Enter your mobile number or email address below and we'll send you a link to download the free Kindle App. Then you can start reading Kindle books on your smartphone, tablet, or computer - no Kindle device required.
To get the free app, enter your mobile phone number.
Stengel: His Life and Times Hardcover – February, 1984
|New from||Used from|
Customers Who Bought This Item Also Bought
Top Customer Reviews
You'd almost expect a book on Stengel to skip the earlier years in favor of his coaching years but this book doesn't. Stengel's early years are entertaining and provide a good look into the teens, 20's and 30's of baseball so if that's what you're after then you'll like this book. You'll probably also be surprised at the life that Stengel lived, there's so much more to this man than I expected - what a full life he lived. He was the Ulysses of baseball....as if the Gods of Baseball decided to pluck this Chaplin-like soul and make him wander through the game for a lifetime. Creamer really delivers.
Author Robert Creamer uses straightforward readable prose, and the result is a very good and informative biography. Readers should also like his biography on Babe Ruth, and his look at the 1941 baseball seasons.
Most people remember Stengel, of course, for his 10 pennants in 12 years as manager of the New York Yankees from 1949-1960, a run that culminated with the fabled home run by Bill Mazeroski in Pittsburgh that gave the Pirates an improbable seven-game Series win. But during that run, Stengel's Yankees won five straight championships (1949-1953) and two others in '56 and '58.
Seldom recalled, however, is Stengel's checkered career as a manager before he got the Yankees' job. He had the helm in baseball backwaters like Boston -- he held the job with the terrible Braves, not the Red Sox -- and posted losing seasons regularly. Creamer details all of that and makes clear there was enormous skepticism when he took over as manager in New York. It wasn't only the writers who had doubts. Joe Dimaggio and Phil Rizzuto gave him little, if any, support. Rizzuto was particularly antagonistic. Yet after the Yankees won the famous battle with the Red Sox for the '49 pennant, Stengel steadily solidified his leadership of the team.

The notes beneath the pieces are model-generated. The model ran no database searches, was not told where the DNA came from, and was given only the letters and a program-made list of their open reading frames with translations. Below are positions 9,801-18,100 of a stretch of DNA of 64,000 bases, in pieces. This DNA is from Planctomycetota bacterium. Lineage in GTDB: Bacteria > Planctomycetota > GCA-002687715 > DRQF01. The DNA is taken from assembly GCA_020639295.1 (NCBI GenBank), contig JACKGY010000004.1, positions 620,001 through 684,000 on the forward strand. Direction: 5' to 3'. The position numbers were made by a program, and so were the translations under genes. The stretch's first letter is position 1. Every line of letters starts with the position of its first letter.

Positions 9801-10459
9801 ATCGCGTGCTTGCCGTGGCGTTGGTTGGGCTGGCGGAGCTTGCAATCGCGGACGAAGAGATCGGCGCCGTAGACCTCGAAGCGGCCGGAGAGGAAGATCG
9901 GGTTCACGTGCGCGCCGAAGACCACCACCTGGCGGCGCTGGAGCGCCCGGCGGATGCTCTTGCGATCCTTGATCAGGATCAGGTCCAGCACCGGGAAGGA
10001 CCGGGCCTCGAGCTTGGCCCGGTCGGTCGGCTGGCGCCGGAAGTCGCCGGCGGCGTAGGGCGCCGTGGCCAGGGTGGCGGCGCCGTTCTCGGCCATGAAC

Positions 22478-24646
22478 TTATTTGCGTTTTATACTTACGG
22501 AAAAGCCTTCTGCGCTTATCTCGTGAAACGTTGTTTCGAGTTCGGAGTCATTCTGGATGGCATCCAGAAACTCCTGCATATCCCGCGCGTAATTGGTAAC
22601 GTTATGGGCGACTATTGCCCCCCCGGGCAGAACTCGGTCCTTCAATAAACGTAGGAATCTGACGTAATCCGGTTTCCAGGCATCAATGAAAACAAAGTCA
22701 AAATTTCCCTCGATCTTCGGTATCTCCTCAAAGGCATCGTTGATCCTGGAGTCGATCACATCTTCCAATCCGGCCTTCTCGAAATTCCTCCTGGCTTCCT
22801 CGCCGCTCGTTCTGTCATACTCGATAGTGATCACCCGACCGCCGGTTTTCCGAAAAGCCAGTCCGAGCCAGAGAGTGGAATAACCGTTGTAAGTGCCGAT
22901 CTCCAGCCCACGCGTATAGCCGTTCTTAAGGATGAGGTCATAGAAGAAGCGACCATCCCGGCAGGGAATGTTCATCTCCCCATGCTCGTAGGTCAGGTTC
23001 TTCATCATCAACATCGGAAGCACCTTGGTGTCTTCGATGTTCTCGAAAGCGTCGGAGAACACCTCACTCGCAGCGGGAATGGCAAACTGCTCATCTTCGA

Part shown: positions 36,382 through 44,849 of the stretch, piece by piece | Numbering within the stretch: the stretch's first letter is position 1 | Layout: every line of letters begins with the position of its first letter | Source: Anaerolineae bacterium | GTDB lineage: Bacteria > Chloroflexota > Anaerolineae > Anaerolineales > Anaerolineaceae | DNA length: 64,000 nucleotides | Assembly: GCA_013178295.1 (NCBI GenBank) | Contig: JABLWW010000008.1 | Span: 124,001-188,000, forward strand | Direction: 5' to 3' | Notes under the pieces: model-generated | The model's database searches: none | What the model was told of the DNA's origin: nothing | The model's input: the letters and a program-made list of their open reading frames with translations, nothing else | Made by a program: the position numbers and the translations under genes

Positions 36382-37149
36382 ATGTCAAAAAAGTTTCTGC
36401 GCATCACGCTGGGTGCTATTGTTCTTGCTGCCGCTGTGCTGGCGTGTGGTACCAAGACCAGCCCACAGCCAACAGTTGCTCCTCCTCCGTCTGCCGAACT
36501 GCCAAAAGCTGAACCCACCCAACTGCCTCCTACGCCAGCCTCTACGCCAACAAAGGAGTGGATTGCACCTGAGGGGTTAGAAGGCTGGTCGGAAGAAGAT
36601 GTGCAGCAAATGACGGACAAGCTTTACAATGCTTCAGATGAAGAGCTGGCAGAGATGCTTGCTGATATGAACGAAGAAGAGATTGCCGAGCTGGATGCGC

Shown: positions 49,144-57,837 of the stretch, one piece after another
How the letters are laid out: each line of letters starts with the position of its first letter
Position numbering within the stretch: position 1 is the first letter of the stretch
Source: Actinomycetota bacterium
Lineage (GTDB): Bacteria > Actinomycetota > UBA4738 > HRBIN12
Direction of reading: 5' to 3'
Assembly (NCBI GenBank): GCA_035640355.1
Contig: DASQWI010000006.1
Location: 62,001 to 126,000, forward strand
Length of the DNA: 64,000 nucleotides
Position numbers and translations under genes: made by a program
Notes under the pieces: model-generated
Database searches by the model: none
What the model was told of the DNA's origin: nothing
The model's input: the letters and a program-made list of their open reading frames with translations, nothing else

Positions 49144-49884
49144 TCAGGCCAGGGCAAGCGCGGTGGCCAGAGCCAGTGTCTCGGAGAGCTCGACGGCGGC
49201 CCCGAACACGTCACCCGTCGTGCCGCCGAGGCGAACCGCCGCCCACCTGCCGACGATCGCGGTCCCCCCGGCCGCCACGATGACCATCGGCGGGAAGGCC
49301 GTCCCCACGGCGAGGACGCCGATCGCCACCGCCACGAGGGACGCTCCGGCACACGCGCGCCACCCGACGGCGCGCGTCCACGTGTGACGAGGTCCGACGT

Creamer does a nice job of dispelling the notion that Stengel was "lucky" because he managed teams with great talent. In fact, he notes, writers regularly picked the Yankees not to win in the first few years of Stengel's reign. He was a master manipulator of his roster, regularly "platooning" players -- the term was new at the time -- and forcing the action of games in ways unthinkable today, such as pinch-hitting early in games and regularly switching players from position to position.Read more ›
Most Recent Customer Reviews
Casey is one of the best characters the game has ever seen ... this is a great account of his life and times.Published 4 months ago by MonitoringAdvisor
While I was around when Stengel managed, I did not know that he played ball himself. I always remember him as a manager who always seemed calm. Not so in the book. Read morePublished 14 months ago by steve allison
I got this months ago. Shipped promptly and as advertised. Would use againPublished 23 months ago by Donald W. Carter
It's Creamer, it's Casey, it's the Yankees of the fifties and the Mets of the '60's. What else can I say? A lot of fun.Published 23 months ago by Still a Phillies Phan
This is a great read for any Baseball fan. Pioneer and personality of the game. I recommend , lots of history.Published on April 4, 2014 by tom jarman
Great insigtht to a baseball legend of th2 20th century. The story of the man and the game of baseball are will written.Published on November 17, 2012 by Rob D. Robinson
This was a great read about one of the greatest managers of all time. I was not aware of how great a career he had as a player. Read morePublished on October 2, 2012 by Catlike
Stengel was always fascinating to me. All I ever knew of him as a kid was that he managed the Mets. Creamer writes this book similar to his book on Babe Ruth. Read morePublished on April 20, 2012 by Art Rawspine